A plug in hybrid electric vehicle (PHEV) is a vehicle with both a conventional gasoline powered engine and an electric battery powered engine. It is a "hybrid" because it uses two different sources of energy for it's propulsion (electricity and gasoline). It is a "plug in hybrid" because it can be plugged in to an electric power source to recharge it's batteries. In contrast, full electric, solar cars rely solely on electricity for their power. Existing hybrid cars, like the Prius, can be retrofitted as plug-in-hybrids.
Because electricity is the "fuel" of the future, gasoline engines are giving way to cars fueled by alternative sources of electricity, like solar, wind, biomass, wave, hydroelectric and geothermal energy.
Plug-in hybrids provide the benefits of an electric car, while maintaining the same driving range as conventional vehicles. Plug-in hybrid drivers travel in an all-electric mode for the vast majority of common local driving. When the battery’s electric charge is depleted, a downsized gas engine is used to either recharge the batteries (as the car moves), or as the primary source of propulsion until recharging the batteries via a plug. Surveys show that nearly 80 percent of Americans drive fewer that 20 miles a day. So people who only drive short distances would, in theory, recharge their cars every night and not refill the gas tank for years!
A hybrid car, depending on the model, achieves about twice the fuel economy as a conventional car of the same size and capacity. A plug-in hybrid car can obtain about twice the fuel economy of a conventional hybrid. A plug-in hybrid, running on biofuel (e.g., 85 percent ethanol or biodiesel) could almost entirely eliminate its use of petroleum. On a full charge, a plug-in hybrid vehicle will travel up to 40 miles with using any gasoline at all. On average, a typical plug-in hybrid driver would get an estimated 150 miles per gallon.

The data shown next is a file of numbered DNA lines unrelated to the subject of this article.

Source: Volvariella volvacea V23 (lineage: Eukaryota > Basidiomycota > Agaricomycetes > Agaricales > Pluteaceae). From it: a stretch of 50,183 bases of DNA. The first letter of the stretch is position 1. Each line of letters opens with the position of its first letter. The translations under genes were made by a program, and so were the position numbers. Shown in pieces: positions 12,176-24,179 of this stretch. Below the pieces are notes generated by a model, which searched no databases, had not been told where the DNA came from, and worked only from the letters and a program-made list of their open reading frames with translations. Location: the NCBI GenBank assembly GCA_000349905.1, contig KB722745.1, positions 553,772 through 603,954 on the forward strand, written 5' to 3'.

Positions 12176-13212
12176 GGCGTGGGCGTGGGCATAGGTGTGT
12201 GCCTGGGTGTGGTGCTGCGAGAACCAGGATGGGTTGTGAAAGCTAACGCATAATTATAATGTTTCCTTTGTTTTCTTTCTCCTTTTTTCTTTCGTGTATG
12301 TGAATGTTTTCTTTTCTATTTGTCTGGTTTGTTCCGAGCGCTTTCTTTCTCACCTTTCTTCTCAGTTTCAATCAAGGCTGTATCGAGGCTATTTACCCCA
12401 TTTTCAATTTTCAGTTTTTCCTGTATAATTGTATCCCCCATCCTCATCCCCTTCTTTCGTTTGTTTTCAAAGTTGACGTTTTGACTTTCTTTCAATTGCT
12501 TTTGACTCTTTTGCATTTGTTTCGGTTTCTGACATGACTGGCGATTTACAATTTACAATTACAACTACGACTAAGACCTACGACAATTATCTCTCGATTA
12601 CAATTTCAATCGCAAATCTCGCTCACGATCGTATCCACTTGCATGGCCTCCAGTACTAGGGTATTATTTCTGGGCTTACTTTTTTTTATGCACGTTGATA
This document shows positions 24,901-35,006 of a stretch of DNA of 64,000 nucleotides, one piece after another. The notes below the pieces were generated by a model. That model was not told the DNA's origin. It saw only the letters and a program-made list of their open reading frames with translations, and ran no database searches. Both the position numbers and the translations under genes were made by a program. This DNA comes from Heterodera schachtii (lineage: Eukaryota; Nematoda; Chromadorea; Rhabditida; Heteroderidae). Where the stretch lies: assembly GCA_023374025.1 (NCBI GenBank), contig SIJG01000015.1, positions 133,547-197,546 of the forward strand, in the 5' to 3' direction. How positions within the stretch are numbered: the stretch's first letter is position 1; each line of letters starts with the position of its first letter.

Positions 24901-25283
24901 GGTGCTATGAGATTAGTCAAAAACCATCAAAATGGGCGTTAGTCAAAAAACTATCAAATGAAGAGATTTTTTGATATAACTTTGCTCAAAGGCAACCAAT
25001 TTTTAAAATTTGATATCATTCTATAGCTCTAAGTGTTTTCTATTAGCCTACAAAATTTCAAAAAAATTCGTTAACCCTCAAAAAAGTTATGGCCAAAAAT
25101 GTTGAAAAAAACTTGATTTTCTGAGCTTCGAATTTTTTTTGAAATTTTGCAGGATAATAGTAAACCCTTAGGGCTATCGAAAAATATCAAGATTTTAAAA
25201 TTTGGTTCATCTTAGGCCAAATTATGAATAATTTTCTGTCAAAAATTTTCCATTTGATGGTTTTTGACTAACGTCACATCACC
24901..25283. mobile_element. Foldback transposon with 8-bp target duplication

The plug-in hybrid drive system is compatible with all vehicle models and does not entail any sacrifice of vehicle performance or driver amenities. A mid-size plug-in can accelerate from 0 to 60 miles per hour in less than nine seconds, sustain a top speed of 97 mph and maintain 120 mph for about two minutes, even with a low battery.
Many people living in apartments, condominiums, and townhouses do not have garages. These people would need access to on-street electrical outlets in order to power up a plug-in hybrid vehicle. PHEV batteries must store much more energy -- enough to run the car with the engine off. Most PHEV use nickel-metal-hydride batteries. They’re lighter, more efficient and quicker to charge than regular car batteries, but they are also much more expensive. So plug-in hybrid vehicles cost thousands of dollars more than gas-powered cars the same size.
Tags: Plug in hybrids, plug in hybrid cars, prius plug in hybrid, electric and hybrid plug in cars, plug in hybrid car, plug in hybrid conversion, plug in hybrid vehicles, electric car(s), electric car conversion.
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